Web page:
In order to effectively train your core, you must incorporate a variety of stabilization, functional and traditional exercises. A study by Petrofsky et al (2007) actually put this to the test by researching how much muscle activity is generated by different abdominal exercises. The simple, traditional abdominal floor crunch was found to produce and recruit the least amount of muscle activity when subjects were attached to an electromyography (EMG) machine.

That's not to say that you should never perform a traditional abdominal crunch; but this particular exercise should be done as part of a varied, well thought out core strengthening routine.

Several studies have been conducted to determine the amount of muscle stimulation and level of activity in relation to the particular core exercise performed. It has been well documented that exercises that require constant stabilization throughout the movement performed, ignites the most muscle activity.

Core exercises, specifically abdominal exercises, must be done in a variety of ranges of motion, in different angles and positions, in order to engage all muscles. It is also important to understand that what works for one person or body type may not work for another. So the key is to find the variety that works for you, is challenging for you, and produces visible results.

Let's Get Started!

Now that you know the basics of how to think of your core, let's talk specifics.

It is helpful to think of your core routine in different segments: Traditional Exercises, Functional Exercises, Stabilizing Exercises, and Extension Exercises.

  • Traditional exercises are those that you are probably most familiar with, such as the standard crunch; a standard crunch with rotation, which incorporates your internal and external obliques; or a standing rotation with a band or light hand weight.
  • Functional exercises target most of the muscles within your abdominal wall and are performed by stabilizing your body while in motion. An example of such an exercise would be functional work on a stability ball, as your body is working to stabilize itself on the ball.
  • Stabilizing exercises are best known for stabilizing your spine, drawing the transverse abdominal wall back into your spine and increasing lower back stability. Lying on the floor and pulling your belly back toward your spine and holding that position while maintaining breathing deeply is an excellent exercise to start with. Once this is mastered, you can add movement such as a slow bridge or extending your leg while maintaining the drawn-in posture.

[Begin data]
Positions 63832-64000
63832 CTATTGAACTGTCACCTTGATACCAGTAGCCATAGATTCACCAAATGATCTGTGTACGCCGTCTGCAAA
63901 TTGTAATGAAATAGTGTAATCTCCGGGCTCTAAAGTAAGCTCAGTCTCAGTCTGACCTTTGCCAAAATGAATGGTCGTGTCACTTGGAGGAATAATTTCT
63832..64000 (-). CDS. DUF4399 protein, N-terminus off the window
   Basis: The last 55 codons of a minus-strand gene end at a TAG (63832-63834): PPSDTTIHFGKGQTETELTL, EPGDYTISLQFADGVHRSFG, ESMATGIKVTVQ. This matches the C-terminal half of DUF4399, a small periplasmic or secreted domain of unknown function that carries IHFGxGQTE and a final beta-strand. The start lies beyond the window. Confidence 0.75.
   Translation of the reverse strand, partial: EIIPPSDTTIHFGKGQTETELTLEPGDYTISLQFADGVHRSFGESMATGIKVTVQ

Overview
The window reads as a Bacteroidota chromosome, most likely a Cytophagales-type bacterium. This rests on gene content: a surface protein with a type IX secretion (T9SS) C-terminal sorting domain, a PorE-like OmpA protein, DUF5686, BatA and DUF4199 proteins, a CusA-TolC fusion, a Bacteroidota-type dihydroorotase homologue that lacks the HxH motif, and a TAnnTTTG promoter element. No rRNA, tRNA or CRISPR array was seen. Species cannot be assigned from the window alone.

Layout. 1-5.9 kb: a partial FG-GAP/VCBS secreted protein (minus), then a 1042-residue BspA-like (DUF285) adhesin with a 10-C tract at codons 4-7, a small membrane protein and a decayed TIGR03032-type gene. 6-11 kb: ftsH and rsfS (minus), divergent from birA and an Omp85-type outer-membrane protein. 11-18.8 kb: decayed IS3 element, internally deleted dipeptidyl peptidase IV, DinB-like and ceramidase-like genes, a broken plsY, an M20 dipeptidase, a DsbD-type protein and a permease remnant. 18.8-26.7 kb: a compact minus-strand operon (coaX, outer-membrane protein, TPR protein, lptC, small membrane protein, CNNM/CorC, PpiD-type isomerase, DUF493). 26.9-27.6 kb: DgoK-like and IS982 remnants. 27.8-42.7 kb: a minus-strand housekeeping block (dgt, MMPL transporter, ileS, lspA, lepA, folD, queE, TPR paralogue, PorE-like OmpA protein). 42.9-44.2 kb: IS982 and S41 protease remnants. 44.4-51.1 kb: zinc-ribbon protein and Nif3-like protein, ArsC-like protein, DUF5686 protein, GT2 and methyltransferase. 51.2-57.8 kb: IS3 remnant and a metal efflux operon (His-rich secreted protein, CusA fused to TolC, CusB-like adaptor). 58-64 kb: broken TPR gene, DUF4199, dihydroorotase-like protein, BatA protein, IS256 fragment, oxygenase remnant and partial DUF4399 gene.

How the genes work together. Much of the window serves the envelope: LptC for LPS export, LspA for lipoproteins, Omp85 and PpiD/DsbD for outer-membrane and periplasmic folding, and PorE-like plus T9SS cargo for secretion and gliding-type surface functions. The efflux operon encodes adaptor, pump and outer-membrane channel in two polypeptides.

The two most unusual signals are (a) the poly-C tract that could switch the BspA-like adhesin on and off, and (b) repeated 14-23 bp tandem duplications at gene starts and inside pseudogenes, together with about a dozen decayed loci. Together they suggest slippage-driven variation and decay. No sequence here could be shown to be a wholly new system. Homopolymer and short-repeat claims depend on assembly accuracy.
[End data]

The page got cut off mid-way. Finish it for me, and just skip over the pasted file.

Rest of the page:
• Extension exercises are performed to strengthen the erector spinae in your back. Oftentimes, back exercises are ignored when devising a core training program. However, it is an integral part of your core routine. A good exercise to start with for extension is lying on your stomach with arms extended above your head. Then raise both arms and both legs, at the same time, off the floor. Hold for a count of 5, or 5 breaths, and slowly return to the floor.

How often should you work your core?

Ideally, you'll want to include core exercises every time you work out. Firstly, because a well-balanced core routine does not incorporate heavy weights, if any at all, and since there are so many muscle areas it's not a problem to include core exercises each time you exercise.

Additionally, there are so many ways to vary your core workout using the different types of exercises above, as well as varying the repetitions, the sequence, how many exercises you actually do, the way you vary your contractions, and the position or tools you choose to incorporate into your routine that you can endlessly vary your routines to maintain a high level of effectiveness.

By incorporating these types of exercises and varying what you do every time you work on your core, you will be well on your way to a well-balanced, functional core.

Putting it All Together

So now you know about the musculature within your core, you know that you need to incorporate variety into a well-designed core workout, and you have several sample exercises to incorporate as well.

You want to be certain you are working all the areas of your core, and in doing so, incorporating a variety of exercise types, contraction methods, number of sets, resistance types and positions. This will give you the best shot at not only a strong and functional core, but also the best definition, as long as other aspects of your workout and eating regimen also promote fat loss and muscle building.

Remember that eating the right foods for your nutritional type is one of the most effective ways to optimize your health and metabolism. You can determine your nutritional type by taking Dr. Mercola's free online nutritional typing test. He used to charge people $29 to take the test. However last year he decided to make it available for free to everyone, so please take advantage of it.

Remember your Nutritional Typing is NOT a label but it is a process where you do personal experiments and learn to listen to your body to find out what the best fuel is for YOUR body to make it thrive and avoid disease.

Additionally, for pre- and post-exercise nutritional guidelines to optimize fat loss specifically, please see this article.

In addition to the specific core exercises discussed above, incorporating high-intensity, burst-type exercises like Sprint 8 will do wonders to improve overall speed, strength and endurance, and further promote fat loss -- which is essential if you ever want see well-defined abs.

As with any type of workout, remember to vary your routine. Change it up! This is recommended about every 3 to 4 weeks. Your body has the amazing ability to recall what you do and get better at it. Once you get better at what you are doing, you need to further challenge your muscles. You do this by changing the contraction method, resistance, number of sets, and changing of positions.

For more, visit www.Mercola.com/peakfitness to see our favorite 20 effective core exercises.